You'll get no argument that the ranges are flawed, but I suspect you are referring only to TSH, which is not even a thyroid hormone, and does not cause symptoms or even correlate well with them. More important are the Free T3 and Free T4, which are the actual thyroid hormones.
T4 thyroid medication is not a "partial" medication. There is much more T4 produced in the body than T3. T4 is converted to T3, mostly by the liver, but also by other organs, though not as much. Many people do just fine on T4-only medications, because the body converts it to T3 adequately.
By the same token, T3 medication is not a "full" medication. The body actually produces very little T3; the bulk of it is converted from T4.
While iodine can help some people, it is contraindicated in those of us who have Hashimoto's.
While zinc and copper are necessary for thyroid function, like iodine, they won't help those of us with Hashimoto's, whose thyroids no longer function at all. Selenium is very important, as it assists with conversion of FT4 to FT3.
fyi. when i first started it thought i was the only one with the tinnitus and thought i was nuts. I have found that there are many of us that have this issue that have thyroid issues. A lot of us report that the ringing is bilateral (in both ears) but for some reason seems to be worse on the left side (more of a buzzing or locust sound).
I have personally tried everything and have had every test and scan known to mankind to get this fixed. It seems to be worse when i am fatigued.
As far as drugs go, i agree with barb on selenium. I am on a compound that is made with t4, zinc and selenium. But you can over do it on selenium. You have to be very careful on this stuff. A little bit goes a long ways.
I've been suffering from tinnitus for 3 months. I was on Eltroxin for my hypothyroidism - it was working great! but apparently the dosage was too high for me and I started having hyperthyroidism symptoms in February. Since then, I have had tinnitus. It's loud on some days, and not noticeable until I get to sleep other days. I'm on a reduced dosage of Eltroxin now, but I know it can take a while to get over overmedication. Anyone else in the same boat?
Yes, I have been hypo for 9 years. I was only recently diagnosed with Hashimoto's Disease. Although I am sure I have had it for years if not since childhood. (Autoimmune in which the body is attacks and destroys the thyroid gland). My TSH and T4 is within range, but my T3 is low. My new doctor stepped me up from Armour 15mg to Westhroid 32.5mg last week and now I am just waiting for new labs.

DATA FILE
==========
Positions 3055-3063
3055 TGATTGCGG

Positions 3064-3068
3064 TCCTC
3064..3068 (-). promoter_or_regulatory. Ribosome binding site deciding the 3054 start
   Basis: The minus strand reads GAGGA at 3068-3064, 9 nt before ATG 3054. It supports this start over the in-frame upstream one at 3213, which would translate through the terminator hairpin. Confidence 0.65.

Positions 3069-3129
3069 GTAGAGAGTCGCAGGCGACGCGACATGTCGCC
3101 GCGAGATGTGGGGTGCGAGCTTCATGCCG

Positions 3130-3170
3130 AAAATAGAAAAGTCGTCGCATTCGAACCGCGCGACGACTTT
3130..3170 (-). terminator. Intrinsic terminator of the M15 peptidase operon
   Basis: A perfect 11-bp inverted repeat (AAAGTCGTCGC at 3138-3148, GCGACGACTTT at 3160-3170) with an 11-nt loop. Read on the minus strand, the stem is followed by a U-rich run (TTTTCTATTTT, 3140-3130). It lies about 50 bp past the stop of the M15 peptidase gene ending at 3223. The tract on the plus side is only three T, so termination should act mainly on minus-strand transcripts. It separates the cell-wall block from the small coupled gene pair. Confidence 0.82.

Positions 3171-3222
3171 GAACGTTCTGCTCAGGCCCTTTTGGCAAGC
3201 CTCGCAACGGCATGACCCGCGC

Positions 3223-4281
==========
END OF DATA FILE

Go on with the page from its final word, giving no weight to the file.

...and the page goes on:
I have had Tinnitus for 9 years believing the conventional wisdom that there was nothing that could be done. It is only recently that I have renewed hope that if I can ever get my thyroid optimized and get my TPO numbers down (which can take years) that it is very possible to finally get rid of the Tinnitus. But it will take perseverance, so I must be very patient and methodical.
I do believe there is a connection. The trick is finding a doctor who agrees with you enough to let you experiment with your levels to find your sweet spot. This is purely my gut instinct. Because there are no reliable studies, but tons of anecdotal stories just like ours.
Unfortunately Hashi's is complicating my whole scenario. It really can take years because you have to increase thyroid meds gradually and it takes a long time to respond to them and probably also to all the supplements which support the thyroid too.
I am taking 5,000 IU of Vit D3, lots of protein, no gluten, no dairy, 200 mcg of Selenium, 6.25mg Iodoral (iodine) Vit C, Fish Oil, 22mg zinc, Vit A, Vit E, magnesium and Bio-identical hormones.
I think it is very important to get a doctor that will really have a passion for getting to the bottom of the cause, not many will. You need free T3, free T4 and a myriad of tests to get a full picture. See Barb135 and Stella 3549 on this forum, they seem to really know about this stuff.